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Hospitals undergo disaster training

Hospitals know how to treat human misery, but responding when their own walls, rooms, employees and patients are threatened by calamity is another matter.

Disasters such as Hurricane Sandy last week and the Joplin, Mo., tornado of May 2011 are reminders that nature throws a powerful punch. They also provide lessons from which local hospitals and other institutions can learn.

Nevertheless, chaos comes in many forms — tornadoes, ice storms, earthquakes and gunmen — and there is no way to thoroughly prepare for each.

Though some New York hospitals suffered because backup power equipment was swamped in flooded basements, the backup generator at St. John's Regional Medical Center in Joplin was on the roof and was destroyed by tornado debris, hospital spokeswoman Angie Saporito said.

No one plan, no set of plans, no drill or amount of repetition will prepare staffers for the infinite array of disaster circumstances that may occur.

“You prepare for everything that you can identify, and you go from there,” said Roberta Coffman, a safety compliance specialist with Alegent Creighton Health. “I think the key is to learn.”

Scott Kaminski, vice president of support services at Children's Hospital & Medical Center, gave a realistic assessment of preparedness.

“One never knows how that plan will come out until a situation actually presents itself,” Kaminski said. “I'm confident that we have the plan in place, that we have people here who can adapt to the changes in situations. ... The one thing we really can't test is how well we can do if we have to be in a situation for three, four, five days.”

Numerous hospitals in the metropolitan area will participate this week in communication and evacuation exercises overseen by the Omaha Metropolitan Medical Response System and the Center for Disaster Preparedness, which is run by the University of Nebraska Medical Center and Creighton University.

The exercise, which has been in the works for months, will involve a disaster scenario that officials declined to disclose.

While hospitals for years have trained for serving communities when disaster hits, they are focusing more than ever on what to do when they are struck themselves. That happened last year when St. John's in Joplin took a head-on hit from an immense tornado.

Area hospital officials said they learned these lessons from the Joplin tornado and other calamities:

To have patients' shoes or slippers ready for use when a tornado warning is issued, so patients don't have to walk across shattered glass in bare feet.

To give nurses head lamps, like those coal miners wear, or at least flashlights. Some nurses at St. John's resorted to using cellphones as lights.

To move patients not into hallways but to inner corridors, such as meeting rooms, elevator areas and surgical suites, to protect them from debris flying through halls.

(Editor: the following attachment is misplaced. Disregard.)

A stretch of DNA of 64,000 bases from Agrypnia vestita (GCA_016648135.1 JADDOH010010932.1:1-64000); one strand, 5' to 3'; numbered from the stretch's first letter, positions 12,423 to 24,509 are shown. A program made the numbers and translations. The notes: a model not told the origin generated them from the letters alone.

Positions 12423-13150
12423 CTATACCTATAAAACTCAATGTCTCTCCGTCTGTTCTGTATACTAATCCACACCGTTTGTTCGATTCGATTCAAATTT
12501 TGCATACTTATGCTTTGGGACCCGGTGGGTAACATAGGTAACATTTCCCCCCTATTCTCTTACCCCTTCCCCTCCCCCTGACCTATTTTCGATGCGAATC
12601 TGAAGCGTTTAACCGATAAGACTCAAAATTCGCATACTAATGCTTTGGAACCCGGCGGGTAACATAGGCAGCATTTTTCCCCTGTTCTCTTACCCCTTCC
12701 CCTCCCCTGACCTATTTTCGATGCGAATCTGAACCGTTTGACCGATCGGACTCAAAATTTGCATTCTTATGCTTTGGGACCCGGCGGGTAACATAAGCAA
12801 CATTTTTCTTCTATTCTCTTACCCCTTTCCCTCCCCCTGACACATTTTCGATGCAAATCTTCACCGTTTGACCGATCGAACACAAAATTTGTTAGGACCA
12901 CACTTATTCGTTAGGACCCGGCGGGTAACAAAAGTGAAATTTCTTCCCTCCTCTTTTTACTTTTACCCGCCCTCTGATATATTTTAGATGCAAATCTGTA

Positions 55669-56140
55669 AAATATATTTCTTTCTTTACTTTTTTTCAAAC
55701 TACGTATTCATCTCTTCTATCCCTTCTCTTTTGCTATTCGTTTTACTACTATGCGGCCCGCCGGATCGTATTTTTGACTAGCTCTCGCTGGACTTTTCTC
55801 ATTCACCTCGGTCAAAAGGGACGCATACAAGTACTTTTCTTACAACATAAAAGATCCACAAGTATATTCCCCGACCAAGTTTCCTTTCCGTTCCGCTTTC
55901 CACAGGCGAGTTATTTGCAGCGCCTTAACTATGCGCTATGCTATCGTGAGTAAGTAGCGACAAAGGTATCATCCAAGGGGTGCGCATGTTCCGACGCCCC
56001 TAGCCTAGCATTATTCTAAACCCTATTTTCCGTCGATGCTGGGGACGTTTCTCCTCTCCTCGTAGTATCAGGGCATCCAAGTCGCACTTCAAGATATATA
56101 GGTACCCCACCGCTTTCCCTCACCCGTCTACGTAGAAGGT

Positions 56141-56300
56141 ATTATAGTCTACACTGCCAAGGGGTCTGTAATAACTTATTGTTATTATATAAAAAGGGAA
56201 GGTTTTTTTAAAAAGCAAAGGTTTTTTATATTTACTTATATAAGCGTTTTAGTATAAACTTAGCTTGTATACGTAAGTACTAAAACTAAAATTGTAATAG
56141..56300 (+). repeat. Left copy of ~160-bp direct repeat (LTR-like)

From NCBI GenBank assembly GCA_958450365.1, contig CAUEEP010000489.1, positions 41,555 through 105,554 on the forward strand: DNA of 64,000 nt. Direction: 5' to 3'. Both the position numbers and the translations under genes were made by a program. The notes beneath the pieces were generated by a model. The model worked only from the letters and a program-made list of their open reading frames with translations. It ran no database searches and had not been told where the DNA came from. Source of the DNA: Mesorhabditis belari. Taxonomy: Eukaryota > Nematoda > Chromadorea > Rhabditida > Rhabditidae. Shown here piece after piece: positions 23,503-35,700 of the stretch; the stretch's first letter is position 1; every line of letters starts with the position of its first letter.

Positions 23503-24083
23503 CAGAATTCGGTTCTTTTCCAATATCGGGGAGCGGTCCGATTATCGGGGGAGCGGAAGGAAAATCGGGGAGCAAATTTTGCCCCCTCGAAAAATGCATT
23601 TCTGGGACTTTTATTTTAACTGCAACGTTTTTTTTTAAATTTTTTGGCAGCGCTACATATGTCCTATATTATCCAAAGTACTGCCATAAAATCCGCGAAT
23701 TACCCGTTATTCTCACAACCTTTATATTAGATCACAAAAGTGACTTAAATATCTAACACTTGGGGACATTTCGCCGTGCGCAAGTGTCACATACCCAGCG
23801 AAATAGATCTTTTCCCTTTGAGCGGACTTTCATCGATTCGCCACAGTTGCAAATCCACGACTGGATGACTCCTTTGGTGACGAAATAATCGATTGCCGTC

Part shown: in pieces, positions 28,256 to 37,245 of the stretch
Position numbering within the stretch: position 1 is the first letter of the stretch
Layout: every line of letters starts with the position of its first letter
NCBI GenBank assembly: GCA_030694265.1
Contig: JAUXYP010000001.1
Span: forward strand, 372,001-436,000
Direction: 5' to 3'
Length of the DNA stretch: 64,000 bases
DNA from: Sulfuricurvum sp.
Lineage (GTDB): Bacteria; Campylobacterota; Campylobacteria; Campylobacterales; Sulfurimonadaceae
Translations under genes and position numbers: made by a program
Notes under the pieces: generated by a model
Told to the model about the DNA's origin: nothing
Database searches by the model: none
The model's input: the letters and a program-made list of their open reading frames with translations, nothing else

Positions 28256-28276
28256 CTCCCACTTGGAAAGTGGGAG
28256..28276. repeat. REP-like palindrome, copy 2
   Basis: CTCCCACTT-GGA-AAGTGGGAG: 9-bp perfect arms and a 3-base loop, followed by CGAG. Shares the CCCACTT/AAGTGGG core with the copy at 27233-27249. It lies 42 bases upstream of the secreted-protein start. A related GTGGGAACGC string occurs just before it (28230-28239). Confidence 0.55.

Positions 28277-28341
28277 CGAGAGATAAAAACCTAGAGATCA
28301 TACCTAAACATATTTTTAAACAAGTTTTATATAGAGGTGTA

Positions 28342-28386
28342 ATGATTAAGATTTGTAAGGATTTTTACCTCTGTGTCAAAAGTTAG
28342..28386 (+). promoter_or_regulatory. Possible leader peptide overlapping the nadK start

To acquire medical sleds — plastic devices that wrap around extremely ill patients and enable staffers to move them easily through halls and down stairs.

To move at least some emergency equipment off the hospital grounds so it isn't destroyed.

“Anticipate the worst,” advised Ronald Muecke, vice president of facilities at Mercy Medical Center in Des Moines. Muecke said his hospital decided after the Joplin tragedy to move its large mobile medical tents off the hospital premises. That way, if the hospital is struck, the medical tents will remain available.

Sandra Vyhlidal, emergency preparedness coordinator for the Methodist Health System, praised the Omaha Metropolitan Medical Response System for helping area hospitals devise plans and bringing hospitals together to share ideas and coordinate plans.

The system was founded in the late 1990s. The organization has assembled public health officials, local governments, fire and law enforcement leaders, businesses and other entities for a unified medical response if a natural disaster, major chemical spill or terrorist attack were to occur here.

Hospital representatives said they practice disaster preparedness at least twice a year and meet more frequently.

Shelly Schwedhelm, the Nebraska Medical Center's director of emergency preparedness, said her hospital is well drilled and ready. For instance, she said, the hospital has “multiple redundancies to the redundancies” when it comes to preserving power on the campus.

Five circuits from an Omaha Public Power District substation are available; central utility plants in two locations on campus and additional portable generators would help power continue to flow to the hospital, she said.

But a direct, intense hit from a tornado, as occurred in Joplin, could smash all redundancies. “I don't know that anyone could ever sustain something of that magnitude,” Schwedhelm said. “I mean, our problems would be far worse than just the power.”

It “scares me a lot” to think about evacuating sick people in medical sleds down stairwells, she said. “We would get it done, but it would be very challenging with how sick the patients are these days.”

The Joplin hospital did good work under the circumstances, Schwedhelm said. Five patients in the hospital and one visitor died in that tornado. Overall, about 160 people died and 1,000 were hurt.

Today, St. John's is in a concrete and steel modular structure. Its name has been changed to Mercy Hospital Joplin. A permanent replacement hospital will be completed in 2015.

Contact the writer:, 402-444-1123,

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